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End of season review: Marcus Johansson

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End of season review: Marcus Johansson

Throughout the coming weeks, CSNWashington.com Capitals Insider Chuck Gormley will evaluate the 2014-15 performance of each player on the Caps roster. One breakdown will occur every day in alphabetical order. Today: Marcus Johansson

Position: Left Wing

Shoots: Left

Age: 24 [turns 25 Oct. 6]

Ht/Wt: 6-1, 207

Games: 82

Goals:20

Assists: 27

Points: 47

Penalty minutes: 10

Plus-Minus: Plus-6

Average Ice Time: 16:28

Playoff games: 14

Goals: 1

Assists: 3

Points: 4

Penalty minutes: 2

Plus-Minus: Minus-2

Average Ice Time: 17:38

Contract Status: RFA [2014-15 salary: $2.175 million; cap hit: $2 million]

Strengths: Although he came into the NHL as a center, Johansson has spent his past three seasons with the Caps playing left and right wing. This season he spent the majority of the season [roughly 316 minutes] on the left side with center Evgeny Kuznetsov and right wing Troy Brouwer, but also spent significant time [roughly 196 minutes] on the right side with center Nicklas Backstrom and left wing Alex Ovechkin. With encouragement from Barry Trotz, Johansson increased his shot total from 107 last season to 138 this season and saw his goal totals jump from 8 to 20. Johansson also scored 17 even-strength goals, compared to just two last season and improved his plus-minus from minus-21 to plus-6 . And he did all of this while averaging 64 fewer seconds of ice time per game. Much of that ice time came on the power play [239:40], where Johansson finished fourth on the club in ice time behind Ovechkin, Backstrom and Brouwer, and fourth in power-play assists [12] behind Backstrom [30], Mike Green [16] and John Carlson [13].

Room for improvement: Johansson possesses the kind of speed, quickness and defensive awareness that coaches love in their lineup, but he still lacks the physicality and consistency that is needed in the post-season. After netting a goal on his first shot in the Caps’ playoff opener against the Islanders, Johansson was stopped 17 straight times by Jaro Halak and Henrik Lundqvist and again left Caps fans and management wanting more from him.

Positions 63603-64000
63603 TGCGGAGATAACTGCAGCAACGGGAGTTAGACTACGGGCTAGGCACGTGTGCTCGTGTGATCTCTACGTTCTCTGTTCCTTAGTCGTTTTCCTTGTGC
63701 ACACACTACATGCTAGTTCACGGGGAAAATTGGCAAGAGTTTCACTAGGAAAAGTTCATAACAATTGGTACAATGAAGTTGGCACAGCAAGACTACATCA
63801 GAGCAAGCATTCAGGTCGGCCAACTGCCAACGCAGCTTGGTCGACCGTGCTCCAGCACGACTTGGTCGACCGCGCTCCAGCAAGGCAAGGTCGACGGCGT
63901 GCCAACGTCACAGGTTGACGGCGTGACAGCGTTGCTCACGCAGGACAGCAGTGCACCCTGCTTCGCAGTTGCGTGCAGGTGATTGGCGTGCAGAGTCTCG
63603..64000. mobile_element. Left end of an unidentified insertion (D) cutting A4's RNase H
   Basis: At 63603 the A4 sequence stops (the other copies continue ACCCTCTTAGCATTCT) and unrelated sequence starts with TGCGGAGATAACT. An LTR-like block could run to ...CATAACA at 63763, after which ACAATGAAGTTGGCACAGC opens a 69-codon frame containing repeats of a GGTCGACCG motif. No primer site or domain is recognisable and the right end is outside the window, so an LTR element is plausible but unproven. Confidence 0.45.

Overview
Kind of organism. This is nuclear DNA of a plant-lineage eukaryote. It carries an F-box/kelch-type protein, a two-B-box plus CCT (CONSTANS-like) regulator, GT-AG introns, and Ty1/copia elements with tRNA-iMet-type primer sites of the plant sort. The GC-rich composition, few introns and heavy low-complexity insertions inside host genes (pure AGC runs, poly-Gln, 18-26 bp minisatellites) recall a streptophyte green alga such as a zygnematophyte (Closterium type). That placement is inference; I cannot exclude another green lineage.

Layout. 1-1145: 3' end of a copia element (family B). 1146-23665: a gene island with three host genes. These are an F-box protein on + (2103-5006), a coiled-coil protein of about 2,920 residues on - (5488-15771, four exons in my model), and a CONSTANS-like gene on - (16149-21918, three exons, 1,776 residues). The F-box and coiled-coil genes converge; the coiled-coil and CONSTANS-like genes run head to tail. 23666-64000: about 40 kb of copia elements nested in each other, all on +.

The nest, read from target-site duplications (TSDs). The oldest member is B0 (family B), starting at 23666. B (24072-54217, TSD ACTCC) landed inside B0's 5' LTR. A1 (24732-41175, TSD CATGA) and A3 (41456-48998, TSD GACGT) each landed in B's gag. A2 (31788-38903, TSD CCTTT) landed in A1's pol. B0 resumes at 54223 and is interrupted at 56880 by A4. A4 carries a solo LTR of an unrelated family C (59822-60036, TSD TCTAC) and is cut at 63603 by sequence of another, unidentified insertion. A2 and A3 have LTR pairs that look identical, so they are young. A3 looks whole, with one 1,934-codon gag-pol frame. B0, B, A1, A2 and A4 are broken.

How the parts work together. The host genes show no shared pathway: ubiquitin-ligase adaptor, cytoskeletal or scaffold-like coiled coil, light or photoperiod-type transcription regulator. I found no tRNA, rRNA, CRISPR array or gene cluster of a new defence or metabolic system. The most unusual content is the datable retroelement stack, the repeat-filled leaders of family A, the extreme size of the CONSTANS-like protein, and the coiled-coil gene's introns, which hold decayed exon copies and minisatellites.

Memorable Moment: Even with his spike in goal scoring, Johansson's greatest strength is his passing ability and in Game 7 against the Rangers Johansson made a subtle yet beautiful feed to Alex Ovechkin to give the Caps an early 1-0 lead. After a faceoff win by Backstrom, Johansson peeked over his left shoulder and found Ovechkin with a head of steam in the high slot. He flicked a backhand pass onto the tape of Ovechkin, who beat Lundqvist off the top of his glove for a 1-0 lead. It was Johansson’s third assist of the playoffs but it also proved to be the Caps’ last offensive output of the season.

Quotable: “I really felt and really thought we were going all the way this year. We were doing all the right things and we were tough to beat. If we keep building on that and keep improving on that part of our game, where we’re tough to play against and tough to beat, it’s not going to take long until we get the Cup to Washington.” – Johansson on breakup day